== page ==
Companies need to be stewards of the data they collect and be sure to use it in a secure and ethical way. They need to build controls to protect their most valuable data—from a breach and from irresponsible use. They also need to purge any high-risk, data they no longer need as it can be the source of poor decisions and poses a big risk. 

As companies start to collect and harness more and more data, they could be vulnerable to crossing ethical lines as they pursue new ways to monetize it. Some companies are investing in data governance to create more transparency around how they use and store data. Others are starting to build data ethics controls into their marketing, data research, and development and product design functions. Companies should also conduct ethical assessments of data use to ensure the benefits and risks are balanced.

The board should talk to management about the company’s data strategy and get updates as management makes changes. They’ll want to understand the company’s data goals and discuss whether there are any ethical issues around using personal data. Boards will want to ask management whether it has the right processes and controls in place to mitigate risks to data and how it is being used.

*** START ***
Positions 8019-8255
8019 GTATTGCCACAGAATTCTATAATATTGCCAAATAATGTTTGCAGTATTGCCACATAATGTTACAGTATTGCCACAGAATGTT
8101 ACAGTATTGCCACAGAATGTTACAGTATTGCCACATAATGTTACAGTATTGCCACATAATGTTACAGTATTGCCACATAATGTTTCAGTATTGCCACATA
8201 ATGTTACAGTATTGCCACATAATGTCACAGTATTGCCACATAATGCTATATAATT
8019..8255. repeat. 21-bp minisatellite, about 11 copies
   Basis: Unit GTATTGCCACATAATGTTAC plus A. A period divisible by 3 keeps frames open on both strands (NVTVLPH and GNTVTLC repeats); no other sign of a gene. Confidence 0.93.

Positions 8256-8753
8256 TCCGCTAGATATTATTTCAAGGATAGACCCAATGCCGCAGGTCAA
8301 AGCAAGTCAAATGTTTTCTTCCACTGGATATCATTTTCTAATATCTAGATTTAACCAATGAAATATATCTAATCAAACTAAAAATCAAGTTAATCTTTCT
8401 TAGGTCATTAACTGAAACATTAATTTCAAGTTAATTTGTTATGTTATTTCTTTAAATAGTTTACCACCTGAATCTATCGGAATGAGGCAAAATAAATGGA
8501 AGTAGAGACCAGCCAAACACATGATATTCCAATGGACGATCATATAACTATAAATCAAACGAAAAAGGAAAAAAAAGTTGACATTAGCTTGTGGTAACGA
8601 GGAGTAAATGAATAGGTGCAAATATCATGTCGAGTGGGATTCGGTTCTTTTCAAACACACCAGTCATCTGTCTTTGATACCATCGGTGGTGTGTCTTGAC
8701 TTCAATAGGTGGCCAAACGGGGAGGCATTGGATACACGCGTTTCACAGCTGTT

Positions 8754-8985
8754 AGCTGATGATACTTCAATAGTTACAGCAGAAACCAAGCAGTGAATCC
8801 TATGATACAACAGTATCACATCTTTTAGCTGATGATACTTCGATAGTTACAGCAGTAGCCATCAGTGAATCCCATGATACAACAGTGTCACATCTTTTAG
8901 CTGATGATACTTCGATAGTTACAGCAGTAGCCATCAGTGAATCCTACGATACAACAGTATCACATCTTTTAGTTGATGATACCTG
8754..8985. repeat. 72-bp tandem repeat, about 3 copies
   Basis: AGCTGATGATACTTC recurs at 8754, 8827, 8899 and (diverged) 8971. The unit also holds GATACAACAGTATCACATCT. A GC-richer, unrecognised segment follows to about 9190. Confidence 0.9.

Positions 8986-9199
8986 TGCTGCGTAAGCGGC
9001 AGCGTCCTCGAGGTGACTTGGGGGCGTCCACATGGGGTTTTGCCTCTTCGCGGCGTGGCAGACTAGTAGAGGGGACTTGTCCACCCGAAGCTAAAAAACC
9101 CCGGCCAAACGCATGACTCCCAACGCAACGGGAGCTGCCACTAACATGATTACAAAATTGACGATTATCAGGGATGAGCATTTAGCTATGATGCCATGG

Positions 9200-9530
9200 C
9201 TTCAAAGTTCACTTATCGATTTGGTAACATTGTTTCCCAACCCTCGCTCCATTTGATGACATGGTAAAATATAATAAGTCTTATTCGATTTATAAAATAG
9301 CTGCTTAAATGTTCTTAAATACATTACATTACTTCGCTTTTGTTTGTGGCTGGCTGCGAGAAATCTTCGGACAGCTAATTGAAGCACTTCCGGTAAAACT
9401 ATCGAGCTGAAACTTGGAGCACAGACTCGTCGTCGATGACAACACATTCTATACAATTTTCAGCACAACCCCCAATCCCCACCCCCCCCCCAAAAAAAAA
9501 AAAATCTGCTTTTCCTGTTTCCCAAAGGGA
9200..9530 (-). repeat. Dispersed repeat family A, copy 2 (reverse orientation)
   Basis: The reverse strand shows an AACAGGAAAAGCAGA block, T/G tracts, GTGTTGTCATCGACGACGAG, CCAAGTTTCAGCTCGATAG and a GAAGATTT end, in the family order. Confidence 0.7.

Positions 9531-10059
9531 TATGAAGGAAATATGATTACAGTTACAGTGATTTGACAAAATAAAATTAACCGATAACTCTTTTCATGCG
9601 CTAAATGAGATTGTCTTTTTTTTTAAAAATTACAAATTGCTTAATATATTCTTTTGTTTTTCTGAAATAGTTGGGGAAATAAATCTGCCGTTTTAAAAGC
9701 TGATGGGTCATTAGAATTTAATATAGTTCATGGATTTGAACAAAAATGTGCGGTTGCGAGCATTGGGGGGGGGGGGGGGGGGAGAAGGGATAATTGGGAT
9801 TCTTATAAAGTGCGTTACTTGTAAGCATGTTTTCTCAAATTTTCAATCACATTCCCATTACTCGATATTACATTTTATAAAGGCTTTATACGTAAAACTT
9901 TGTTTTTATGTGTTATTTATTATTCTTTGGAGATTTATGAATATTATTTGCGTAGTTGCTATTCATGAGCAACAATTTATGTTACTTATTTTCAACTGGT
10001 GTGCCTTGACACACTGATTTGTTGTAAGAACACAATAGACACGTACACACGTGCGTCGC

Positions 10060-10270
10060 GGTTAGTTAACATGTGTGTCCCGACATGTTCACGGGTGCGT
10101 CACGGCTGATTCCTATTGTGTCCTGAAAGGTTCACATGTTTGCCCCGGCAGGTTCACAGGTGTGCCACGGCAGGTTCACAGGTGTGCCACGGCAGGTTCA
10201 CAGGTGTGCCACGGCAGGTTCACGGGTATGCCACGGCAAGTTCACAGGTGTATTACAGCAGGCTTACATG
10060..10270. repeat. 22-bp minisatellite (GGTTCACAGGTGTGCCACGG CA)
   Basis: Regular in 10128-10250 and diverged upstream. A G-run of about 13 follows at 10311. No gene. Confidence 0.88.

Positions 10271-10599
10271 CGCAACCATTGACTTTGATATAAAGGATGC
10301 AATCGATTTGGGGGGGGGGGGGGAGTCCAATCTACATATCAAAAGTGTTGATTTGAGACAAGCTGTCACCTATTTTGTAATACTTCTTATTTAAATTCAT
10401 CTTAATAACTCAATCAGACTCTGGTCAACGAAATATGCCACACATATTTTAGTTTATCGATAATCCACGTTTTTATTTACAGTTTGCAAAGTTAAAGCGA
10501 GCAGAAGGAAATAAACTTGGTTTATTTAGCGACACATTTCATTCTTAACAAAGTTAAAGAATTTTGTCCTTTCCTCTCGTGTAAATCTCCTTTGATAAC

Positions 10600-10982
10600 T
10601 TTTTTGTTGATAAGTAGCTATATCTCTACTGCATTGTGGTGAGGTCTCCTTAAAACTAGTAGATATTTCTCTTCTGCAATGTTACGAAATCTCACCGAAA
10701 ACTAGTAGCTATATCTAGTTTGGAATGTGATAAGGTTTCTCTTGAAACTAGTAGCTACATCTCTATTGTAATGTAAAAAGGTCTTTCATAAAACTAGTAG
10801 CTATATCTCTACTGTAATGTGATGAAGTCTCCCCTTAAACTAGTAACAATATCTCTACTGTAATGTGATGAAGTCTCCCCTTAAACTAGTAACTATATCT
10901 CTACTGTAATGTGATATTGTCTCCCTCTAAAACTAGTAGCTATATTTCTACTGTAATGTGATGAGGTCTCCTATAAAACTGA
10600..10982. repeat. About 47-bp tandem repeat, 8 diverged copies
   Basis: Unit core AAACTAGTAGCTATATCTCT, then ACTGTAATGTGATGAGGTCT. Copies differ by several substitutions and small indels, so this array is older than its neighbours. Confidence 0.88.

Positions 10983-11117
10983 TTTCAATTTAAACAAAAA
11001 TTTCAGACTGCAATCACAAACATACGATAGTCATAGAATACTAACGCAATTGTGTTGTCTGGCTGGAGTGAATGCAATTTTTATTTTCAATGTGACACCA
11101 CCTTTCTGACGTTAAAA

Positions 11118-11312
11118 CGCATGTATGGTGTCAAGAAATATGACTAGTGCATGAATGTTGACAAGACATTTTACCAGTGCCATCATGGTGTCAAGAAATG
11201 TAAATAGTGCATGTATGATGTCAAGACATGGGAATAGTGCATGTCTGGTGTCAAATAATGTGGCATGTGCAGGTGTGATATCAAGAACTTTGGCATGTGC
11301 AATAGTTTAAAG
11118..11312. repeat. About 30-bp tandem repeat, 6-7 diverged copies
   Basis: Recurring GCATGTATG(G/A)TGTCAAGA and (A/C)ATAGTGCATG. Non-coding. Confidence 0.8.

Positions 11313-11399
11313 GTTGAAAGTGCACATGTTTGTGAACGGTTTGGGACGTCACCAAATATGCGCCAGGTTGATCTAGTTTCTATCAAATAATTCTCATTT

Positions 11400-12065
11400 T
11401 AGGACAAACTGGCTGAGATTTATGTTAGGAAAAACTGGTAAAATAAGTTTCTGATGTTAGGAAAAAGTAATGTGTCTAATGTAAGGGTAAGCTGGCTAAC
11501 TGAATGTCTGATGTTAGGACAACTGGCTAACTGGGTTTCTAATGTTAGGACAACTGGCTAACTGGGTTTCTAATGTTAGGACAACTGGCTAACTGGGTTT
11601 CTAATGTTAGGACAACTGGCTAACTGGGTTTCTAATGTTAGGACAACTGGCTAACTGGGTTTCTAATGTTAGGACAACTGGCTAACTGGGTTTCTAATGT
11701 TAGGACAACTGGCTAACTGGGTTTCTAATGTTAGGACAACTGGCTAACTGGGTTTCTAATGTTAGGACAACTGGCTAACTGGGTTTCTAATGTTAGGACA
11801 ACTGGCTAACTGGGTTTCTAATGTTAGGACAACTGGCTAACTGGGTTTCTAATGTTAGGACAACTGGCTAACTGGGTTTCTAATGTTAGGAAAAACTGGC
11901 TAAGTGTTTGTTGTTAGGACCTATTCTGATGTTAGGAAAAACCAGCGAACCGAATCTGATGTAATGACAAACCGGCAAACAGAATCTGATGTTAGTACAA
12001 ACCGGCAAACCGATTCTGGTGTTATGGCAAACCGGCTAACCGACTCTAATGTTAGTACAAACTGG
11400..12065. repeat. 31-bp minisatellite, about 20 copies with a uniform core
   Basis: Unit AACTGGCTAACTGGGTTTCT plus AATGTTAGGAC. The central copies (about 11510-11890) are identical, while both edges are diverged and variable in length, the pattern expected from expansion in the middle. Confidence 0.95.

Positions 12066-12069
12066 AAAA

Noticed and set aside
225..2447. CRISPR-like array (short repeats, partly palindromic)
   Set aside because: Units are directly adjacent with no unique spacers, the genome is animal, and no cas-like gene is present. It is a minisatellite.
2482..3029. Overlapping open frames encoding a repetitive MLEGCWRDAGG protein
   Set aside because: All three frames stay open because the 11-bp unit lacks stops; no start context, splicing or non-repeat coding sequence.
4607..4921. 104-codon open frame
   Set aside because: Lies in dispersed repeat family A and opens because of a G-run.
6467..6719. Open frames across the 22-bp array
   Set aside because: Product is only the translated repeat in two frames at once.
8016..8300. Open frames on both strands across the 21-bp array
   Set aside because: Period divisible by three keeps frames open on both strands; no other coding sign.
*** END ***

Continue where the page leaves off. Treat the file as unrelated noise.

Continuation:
Having a good data strategy and a related effective privacy compliance program can help give companies a competitive edge.

Companies need to be sure that any technologies used to collect and access data are secure and follow fair and ethical protocols.

Are we building privacy and data ethics into new technologies?

Data collection will be even more pervasive as technologies like artificial intelligence (AI), the internet of things (IoT), drones and robotics become more critical for business. Companies can certainly benefit from the proliferation of data these technologies provide. But they also need to meet changing social norms and expectations and build trust in how they’re using technologies to collect customer data and how that data is being used. Will their investments in these technologies pay off? Or will the privacy implications and risks turn off their customers and even employees?